Manchester City got their Champions League campaign off to a perfect start with a superb 4-0 victory over Borussia Mönchengladbach at the Etihad Stadium on Wednesday night.
Pep Guardiola’s men looked as though the extra 24 hours they’d been given to prepare for the match due to the postponement caused by Tuesday night’s torrential downpour had done them good and opened the scoring after 8 minutes when Sergio Agüero turned in Aleksandar Kolarov’s cross at the near post.
İlkay Gündoğan wasted a good chance to double his side’s advantage when his tame effort was kept out by Mönchengladbach goalkeeper Yann Sommer but then the debutant won a penalty for his team which Agüero duly converted to make it 2-0.
Agüero then completed his hat-trick in the second half when he rounded Sommer having been put through on goal by Raheem Sterling and then Leroy Sane and Kelechi Iheancho – both on from the bench – combined to complete the rout late on.
So that’s seven wins from seven matches for Guardiola. Here’s James Cunliffe with four positives from a night of many.
What a debut it was for İlkay Gündoğan. In just his first game for Guardiola’s City, the German slotted in like the perfect piece to a puzzle. Considering his four month absence previous to last night makes his performance all the more impressive.
The famous “a jack of all trades is a master of none” saying has been cut short quite often. The actual ending to the quote finishes with “but oftentimes better than a master of one” and Gündoğan’s versatility in midfield and array of interests could prove advantageous to City this season.
The ex-Dortmund man is positive on the ball, confident in making the intricate passes, can glide past players with his dribbling technique and is seemingly two-footed. Between Gündoğan and Fernandinho, City hold a neat pair of all-round midfield generals.
Champions League comfort
The relationship between the Champions League and Manchester City has been a rocky one for the past five years. European nights have been entertaining yet stressful for City fans but last night’s 4-0 win was the first time I’ve sat there under the floodlights in a relaxing environment.
#MCFC just made a tricky Champions League game look like a League Cup tie against lower league opposition.
— Typical City (@TypicalCity) September 14, 2016
From start to finish, Guardiola’s City outfit were in control. An early goal to settle the nerves and near 60% possession go hand in hand with a smooth ride for the supporting fans. And speaking of the connection between Blues fans and the Champions League, Guardiola spoke of City fans failing to fill the Etihad on these special nights after the game.
We need them in the Champions League. In the Premier League everyone can see them, but in the Champions League people don’t come. We need them to compete with Europe’s best.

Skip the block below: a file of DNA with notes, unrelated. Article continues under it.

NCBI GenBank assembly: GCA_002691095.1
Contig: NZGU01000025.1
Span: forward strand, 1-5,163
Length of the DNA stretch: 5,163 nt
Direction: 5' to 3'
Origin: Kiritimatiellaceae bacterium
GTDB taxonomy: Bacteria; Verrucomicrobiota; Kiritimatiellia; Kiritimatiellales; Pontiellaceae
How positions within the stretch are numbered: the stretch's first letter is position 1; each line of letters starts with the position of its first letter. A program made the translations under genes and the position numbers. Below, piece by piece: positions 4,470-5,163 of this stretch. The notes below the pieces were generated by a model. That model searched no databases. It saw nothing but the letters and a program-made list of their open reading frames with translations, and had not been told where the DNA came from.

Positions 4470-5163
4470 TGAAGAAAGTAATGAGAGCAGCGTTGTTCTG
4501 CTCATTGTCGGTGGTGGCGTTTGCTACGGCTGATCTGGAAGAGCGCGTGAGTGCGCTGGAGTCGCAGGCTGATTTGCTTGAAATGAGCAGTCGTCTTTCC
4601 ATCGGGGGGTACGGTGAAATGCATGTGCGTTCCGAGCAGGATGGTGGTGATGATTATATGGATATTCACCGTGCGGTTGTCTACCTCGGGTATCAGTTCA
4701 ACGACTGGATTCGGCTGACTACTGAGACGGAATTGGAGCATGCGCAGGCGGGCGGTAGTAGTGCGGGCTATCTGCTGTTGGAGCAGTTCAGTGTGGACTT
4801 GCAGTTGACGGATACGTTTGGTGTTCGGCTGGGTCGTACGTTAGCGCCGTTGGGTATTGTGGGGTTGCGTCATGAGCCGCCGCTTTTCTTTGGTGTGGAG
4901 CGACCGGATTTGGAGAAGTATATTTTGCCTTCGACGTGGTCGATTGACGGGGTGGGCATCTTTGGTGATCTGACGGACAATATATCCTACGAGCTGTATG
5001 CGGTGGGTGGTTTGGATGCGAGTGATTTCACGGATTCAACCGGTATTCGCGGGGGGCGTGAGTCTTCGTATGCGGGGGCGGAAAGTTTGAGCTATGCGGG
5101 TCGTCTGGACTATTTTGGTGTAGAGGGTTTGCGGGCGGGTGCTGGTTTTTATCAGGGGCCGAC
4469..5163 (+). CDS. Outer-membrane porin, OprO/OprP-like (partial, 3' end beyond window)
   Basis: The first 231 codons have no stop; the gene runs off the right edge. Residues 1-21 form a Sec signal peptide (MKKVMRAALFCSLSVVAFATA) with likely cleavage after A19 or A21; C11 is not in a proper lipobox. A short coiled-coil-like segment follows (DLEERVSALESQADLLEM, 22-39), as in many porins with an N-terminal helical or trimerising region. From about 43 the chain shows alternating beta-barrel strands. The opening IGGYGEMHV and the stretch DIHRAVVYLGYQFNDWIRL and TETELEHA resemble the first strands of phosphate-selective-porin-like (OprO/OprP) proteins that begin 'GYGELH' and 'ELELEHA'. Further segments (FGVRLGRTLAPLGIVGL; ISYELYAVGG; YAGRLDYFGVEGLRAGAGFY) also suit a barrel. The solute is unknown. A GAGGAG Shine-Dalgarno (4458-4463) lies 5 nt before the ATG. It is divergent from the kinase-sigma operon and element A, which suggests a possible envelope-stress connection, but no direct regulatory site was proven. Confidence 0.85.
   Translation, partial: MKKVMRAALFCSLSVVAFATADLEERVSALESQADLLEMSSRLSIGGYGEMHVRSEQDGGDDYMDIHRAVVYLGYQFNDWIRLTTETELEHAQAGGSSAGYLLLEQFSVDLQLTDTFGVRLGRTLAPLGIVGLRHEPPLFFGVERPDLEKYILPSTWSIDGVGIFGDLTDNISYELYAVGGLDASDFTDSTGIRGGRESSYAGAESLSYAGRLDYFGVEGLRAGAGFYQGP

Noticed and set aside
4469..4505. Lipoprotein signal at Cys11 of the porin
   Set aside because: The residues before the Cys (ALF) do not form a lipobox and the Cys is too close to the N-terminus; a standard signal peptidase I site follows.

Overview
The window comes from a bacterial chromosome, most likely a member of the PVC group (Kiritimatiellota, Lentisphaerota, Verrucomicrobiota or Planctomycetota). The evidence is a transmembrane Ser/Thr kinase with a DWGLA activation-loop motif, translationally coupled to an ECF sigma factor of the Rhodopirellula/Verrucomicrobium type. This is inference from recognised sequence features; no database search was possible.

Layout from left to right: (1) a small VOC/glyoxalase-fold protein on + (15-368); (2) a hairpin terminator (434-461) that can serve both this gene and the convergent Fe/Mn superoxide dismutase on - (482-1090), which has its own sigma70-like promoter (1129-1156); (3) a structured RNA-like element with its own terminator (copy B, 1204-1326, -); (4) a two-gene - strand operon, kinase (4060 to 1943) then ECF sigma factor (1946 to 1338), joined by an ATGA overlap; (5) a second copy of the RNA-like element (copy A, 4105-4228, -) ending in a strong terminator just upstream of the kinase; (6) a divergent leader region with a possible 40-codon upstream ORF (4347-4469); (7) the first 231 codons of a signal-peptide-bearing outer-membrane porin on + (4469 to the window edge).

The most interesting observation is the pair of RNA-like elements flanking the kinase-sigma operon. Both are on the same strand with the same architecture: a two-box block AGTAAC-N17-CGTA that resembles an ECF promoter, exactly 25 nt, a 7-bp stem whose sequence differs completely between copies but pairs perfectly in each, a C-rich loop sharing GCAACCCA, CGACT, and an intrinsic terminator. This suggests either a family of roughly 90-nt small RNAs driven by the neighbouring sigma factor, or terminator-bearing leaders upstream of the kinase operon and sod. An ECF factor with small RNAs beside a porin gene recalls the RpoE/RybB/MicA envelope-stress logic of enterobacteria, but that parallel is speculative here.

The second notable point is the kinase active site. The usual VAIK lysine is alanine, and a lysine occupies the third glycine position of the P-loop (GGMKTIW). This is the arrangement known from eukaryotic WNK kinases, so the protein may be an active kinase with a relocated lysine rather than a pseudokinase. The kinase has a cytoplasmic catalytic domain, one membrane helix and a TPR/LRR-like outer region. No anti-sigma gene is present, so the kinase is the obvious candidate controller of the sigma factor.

However, due to Tuesday’s thunderstorm postponing the match, City fans had less than 24 hours notice to rearrange and I’m sure matches with Celtic and Barcelona will be more packed. The club offered refunds throughout this time but didn’t put any more tickets up for sale, meaning empty seats were expected with the circumstances. After all, we are a working class club.
Pep’s throat must hurt in the morning
It’s quite refreshing to see a City manager animated on the touchline after three years of Manuel Pellegrini’s sedentary. Pep Guardiola is absolutely relentless and he isn’t afraid of showing his emotions whilst pacing up and down the technical areas either.
You can see the Catalan constantly shouting information to his players throughout the match. Calling them over to instruct at every given opportunity, the City boys are certainly benefiting from this increased level of concentration.
John Stones in particular looks to have an interesting alliance with Guardiola, it’s almost like the boss is a father figure to the young Englishman. If Stones isn’t releasing the ball quick enough or making the right pass, Guardiola has no hesitation in giving him what is known in the trade as “a right bollocking”.
A tactical tweak
From inverted-fullbacks to a pair of number tens in attacking midfield, our eyes have been opened by the tactical genius of the world’s best manager. Over the past two games, a new inventive strategy seems to be developing in City’s centre-backs moving up into centre-midfield at times when Fernandinho or the fullbacks drop in deeper.
More notably it is Stones, the ball-playing centre back, who has been making these small advances forward. Counter-balancing his movement, Fernandinho drops deeper with possession and has the chance to fire the ball into Stones to play through the opposing first pressing line.
The former Everton man has the ability to hold the ball in these areas and with Guardiola exponentially improving his players in the first two months; even Otamendi has calmness about him in possession. Many defenders taking possession in these areas would just look to be safe on the ball but Guardiola allows his players to take risks and be progressive.
Written by James Cunliffe
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